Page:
Choosing To Change Your Finances

When Retirement and Bankruptcy Collide

by Luis Hawkins

Rising medical care costs impact everyone but especially people on a fixed income, like senior citizens. As you age, medical care can become more expensive and you may find yourself having to use more of it than you did in your younger days. Some retired seniors find themselves unable to pay their bills. For whatever reason, some older adults may be facing bankruptcy. To learn more about the unique challenges this type of action could create, read on.

Medical, Personal, and Credit Card Debt

The above three types of debt are not only common among seniors but they are also all known as unsecured debts. Unsecured debts are not based on collateral so they carry special status when it comes to Chapter 7 bankruptcy. Your home or vehicle, if you owe money on them, are secured debts and are attached to the home or the vehicle. You can lose your home or vehicle if you don't make the payments and there is not a lot that filing bankruptcy can do for you in that case. Unsecured debt, however, has a different process. First, an automatic stay is granted, which means all of your bills will freeze while you and the court determine the next steps. A bankruptcy lawyer can help you understand how to file and what the next steps will be.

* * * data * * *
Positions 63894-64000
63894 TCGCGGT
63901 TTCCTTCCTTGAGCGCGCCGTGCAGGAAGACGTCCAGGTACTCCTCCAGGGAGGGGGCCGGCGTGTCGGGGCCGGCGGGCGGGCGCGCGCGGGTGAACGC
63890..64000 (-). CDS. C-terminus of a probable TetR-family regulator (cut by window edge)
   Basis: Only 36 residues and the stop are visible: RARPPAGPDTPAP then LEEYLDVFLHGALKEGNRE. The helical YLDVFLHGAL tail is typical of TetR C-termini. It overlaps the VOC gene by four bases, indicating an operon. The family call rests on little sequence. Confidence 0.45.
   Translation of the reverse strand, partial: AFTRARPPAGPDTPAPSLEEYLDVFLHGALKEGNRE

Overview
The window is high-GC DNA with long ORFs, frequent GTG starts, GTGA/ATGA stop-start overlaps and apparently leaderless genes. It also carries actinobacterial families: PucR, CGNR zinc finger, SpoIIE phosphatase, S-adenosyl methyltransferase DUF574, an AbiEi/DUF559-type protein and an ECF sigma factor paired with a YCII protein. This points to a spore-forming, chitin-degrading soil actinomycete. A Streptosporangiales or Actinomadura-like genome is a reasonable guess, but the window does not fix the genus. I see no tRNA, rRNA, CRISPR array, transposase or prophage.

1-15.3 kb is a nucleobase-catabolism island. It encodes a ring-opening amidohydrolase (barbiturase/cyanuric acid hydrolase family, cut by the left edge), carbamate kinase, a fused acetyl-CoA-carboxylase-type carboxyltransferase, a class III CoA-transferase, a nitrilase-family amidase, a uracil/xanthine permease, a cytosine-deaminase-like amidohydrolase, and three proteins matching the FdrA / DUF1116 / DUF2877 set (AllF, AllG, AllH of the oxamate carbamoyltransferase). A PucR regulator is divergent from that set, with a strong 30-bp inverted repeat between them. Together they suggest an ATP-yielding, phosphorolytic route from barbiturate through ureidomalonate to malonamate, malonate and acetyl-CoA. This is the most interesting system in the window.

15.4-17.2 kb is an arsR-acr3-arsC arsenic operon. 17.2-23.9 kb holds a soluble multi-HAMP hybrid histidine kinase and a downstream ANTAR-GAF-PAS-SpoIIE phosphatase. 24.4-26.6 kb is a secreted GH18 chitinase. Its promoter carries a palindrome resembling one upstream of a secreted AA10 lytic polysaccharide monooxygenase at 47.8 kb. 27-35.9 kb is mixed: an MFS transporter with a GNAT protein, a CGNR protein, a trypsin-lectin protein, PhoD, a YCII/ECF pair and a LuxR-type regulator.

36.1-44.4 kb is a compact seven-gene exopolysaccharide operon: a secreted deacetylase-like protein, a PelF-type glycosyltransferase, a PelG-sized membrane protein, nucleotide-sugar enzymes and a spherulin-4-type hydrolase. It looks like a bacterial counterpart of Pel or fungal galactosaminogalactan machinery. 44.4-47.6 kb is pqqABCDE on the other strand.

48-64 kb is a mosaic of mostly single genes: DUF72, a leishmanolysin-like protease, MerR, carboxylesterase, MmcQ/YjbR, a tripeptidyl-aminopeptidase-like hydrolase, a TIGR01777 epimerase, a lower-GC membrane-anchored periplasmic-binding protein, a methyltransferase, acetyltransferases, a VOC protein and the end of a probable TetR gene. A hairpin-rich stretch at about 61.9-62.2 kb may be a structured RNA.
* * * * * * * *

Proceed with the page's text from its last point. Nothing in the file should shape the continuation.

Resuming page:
Losing Property

You worked hard to pay for the things you have but there is a chance you could lose some of those things when you file for Chapter 7 bankruptcy. Secured debts like your home and car represent assets and you may be allowed to keep a certain dollar amount of assets. Each state has exemptions and they vary greatly. Before you make the filing decision, talk to your bankruptcy lawyer about your property and find out if it can be protected with exemptions. In addition, stay up-to-date on loan payments for any property you want to keep.

Income Issues

Each state has a median income and the amount applying to your state matters with bankruptcy. Your income has to fall below the median for you to file Chapter 7. No such income limits exist with Chapter 13, however. When it comes to what types of income you must include, your Social Security income is not counted. However, most investment account income is counted. If you need to file Chapter 7 and your income is over the median, you might still be able to use certain deductions to come in under the limit. Ask a bankruptcy lawyer for more information about these deductions. 

The above issues affecting retirement age individuals are just a sampling. To learn more about what bankruptcy could mean to your situation, speak to a bankruptcy lawyer and find out more.